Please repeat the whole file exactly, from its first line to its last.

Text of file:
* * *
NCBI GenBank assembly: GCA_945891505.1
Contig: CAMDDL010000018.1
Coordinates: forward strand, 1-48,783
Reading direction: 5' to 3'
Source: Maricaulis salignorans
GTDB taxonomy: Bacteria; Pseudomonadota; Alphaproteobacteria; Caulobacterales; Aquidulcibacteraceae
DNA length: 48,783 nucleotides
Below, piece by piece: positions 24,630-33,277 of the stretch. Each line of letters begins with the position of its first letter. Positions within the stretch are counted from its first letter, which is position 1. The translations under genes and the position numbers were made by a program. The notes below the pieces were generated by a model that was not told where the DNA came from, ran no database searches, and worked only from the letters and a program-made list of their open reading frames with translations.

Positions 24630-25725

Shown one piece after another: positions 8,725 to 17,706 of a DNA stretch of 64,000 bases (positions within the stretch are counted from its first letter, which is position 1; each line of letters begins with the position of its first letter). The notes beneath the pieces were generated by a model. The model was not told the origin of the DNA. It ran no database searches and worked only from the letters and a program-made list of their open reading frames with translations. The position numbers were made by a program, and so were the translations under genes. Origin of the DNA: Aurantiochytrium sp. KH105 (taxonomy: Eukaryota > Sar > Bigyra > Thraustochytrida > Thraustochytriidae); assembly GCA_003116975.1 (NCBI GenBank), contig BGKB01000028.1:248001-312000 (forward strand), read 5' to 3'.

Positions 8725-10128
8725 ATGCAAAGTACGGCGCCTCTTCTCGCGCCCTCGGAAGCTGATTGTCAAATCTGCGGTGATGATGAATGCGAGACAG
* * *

NCBI GenBank assembly: GCA_945891505.1
Contig: CAMDDL010000018.1
Coordinates: forward strand, 1-48,783
Reading direction: 5' to 3'
Source: Maricaulis salignorans
GTDB taxonomy: Bacteria; Pseudomonadota; Alphaproteobacteria; Caulobacterales; Aquidulcibacteraceae
DNA length: 48,783 nucleotides
Below, piece by piece: positions 24,630-33,277 of the stretch. Each line of letters begins with the position of its first letter. Positions within the stretch are counted from its first letter, which is position 1. The translations under genes and the position numbers were made by a program. The notes below the pieces were generated by a model that was not told where the DNA came from, ran no database searches, and worked only from the letters and a program-made list of their open reading frames with translations.

Positions 24630-25725

Shown one piece after another: positions 8,725 to 17,706 of a DNA stretch of 64,000 bases (positions within the stretch are counted from its first letter, which is position 1; each line of letters begins with the position of its first letter). The notes beneath the pieces were generated by a model. The model was not told the origin of the DNA. It ran no database searches and worked only from the letters and a program-made list of their open reading frames with translations. The position numbers were made by a program, and so were the translations under genes. Origin of the DNA: Aurantiochytrium sp. KH105 (taxonomy: Eukaryota > Sar > Bigyra > Thraustochytrida > Thraustochytriidae); assembly GCA_003116975.1 (NCBI GenBank), contig BGKB01000028.1:248001-312000 (forward strand), read 5' to 3'.

Positions 8725-10128
8725 ATGCAAAGTACGGCGCCTCTTCTCGCGCCCTCGGAAGCTGATTGTCAAATCTGCGGTGATGATGAATGCGAGACAG